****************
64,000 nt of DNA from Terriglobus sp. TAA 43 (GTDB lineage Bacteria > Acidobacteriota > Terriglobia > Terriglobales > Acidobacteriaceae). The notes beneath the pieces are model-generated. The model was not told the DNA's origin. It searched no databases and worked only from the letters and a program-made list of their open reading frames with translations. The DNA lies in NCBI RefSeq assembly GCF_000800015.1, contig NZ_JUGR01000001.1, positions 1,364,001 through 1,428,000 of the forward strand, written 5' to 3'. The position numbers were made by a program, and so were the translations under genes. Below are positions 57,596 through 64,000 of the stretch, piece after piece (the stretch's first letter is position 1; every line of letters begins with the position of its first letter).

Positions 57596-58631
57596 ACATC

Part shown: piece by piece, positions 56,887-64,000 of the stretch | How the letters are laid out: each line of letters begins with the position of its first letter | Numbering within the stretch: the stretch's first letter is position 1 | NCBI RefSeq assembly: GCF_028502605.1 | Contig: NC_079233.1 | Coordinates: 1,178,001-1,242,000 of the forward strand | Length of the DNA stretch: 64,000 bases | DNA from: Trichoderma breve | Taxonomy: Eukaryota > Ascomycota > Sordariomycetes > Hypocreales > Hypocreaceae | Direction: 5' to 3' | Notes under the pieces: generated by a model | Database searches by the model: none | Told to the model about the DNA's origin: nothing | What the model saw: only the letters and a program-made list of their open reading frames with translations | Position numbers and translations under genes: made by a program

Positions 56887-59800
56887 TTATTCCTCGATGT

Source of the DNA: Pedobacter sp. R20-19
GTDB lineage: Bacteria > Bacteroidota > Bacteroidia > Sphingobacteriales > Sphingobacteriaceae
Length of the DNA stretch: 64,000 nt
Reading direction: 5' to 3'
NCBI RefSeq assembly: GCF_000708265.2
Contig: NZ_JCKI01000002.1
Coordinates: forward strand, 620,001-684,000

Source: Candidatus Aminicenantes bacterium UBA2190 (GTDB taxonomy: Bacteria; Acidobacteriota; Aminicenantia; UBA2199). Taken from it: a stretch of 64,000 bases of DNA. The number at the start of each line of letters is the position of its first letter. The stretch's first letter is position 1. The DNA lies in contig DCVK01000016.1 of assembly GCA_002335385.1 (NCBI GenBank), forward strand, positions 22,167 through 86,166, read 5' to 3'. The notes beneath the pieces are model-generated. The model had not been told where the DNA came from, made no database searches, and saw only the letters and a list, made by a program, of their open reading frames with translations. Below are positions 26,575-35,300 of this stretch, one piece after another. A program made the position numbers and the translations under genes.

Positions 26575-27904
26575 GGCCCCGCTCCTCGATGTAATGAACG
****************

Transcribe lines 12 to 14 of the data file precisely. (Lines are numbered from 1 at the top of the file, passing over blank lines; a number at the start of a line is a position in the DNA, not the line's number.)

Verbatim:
Contig: NZ_JCKI01000002.1
Coordinates: forward strand, 620,001-684,000

Source: Candidatus Aminicenantes bacterium UBA2190 (GTDB taxonomy: Bacteria; Acidobacteriota; Aminicenantia; UBA2199). Taken from it: a stretch of 64,000 bases of DNA. The number at the start of each line of letters is the position of its first letter. The stretch's first letter is position 1. The DNA lies in contig DCVK01000016.1 of assembly GCA_002335385.1 (NCBI GenBank), forward strand, positions 22,167 through 86,166, read 5' to 3'. The notes beneath the pieces are model-generated. The model had not been told where the DNA came from, made no database searches, and saw only the letters and a list, made by a program, of their open reading frames with translations. Below are positions 26,575-35,300 of this stretch, one piece after another. A program made the position numbers and the translations under genes.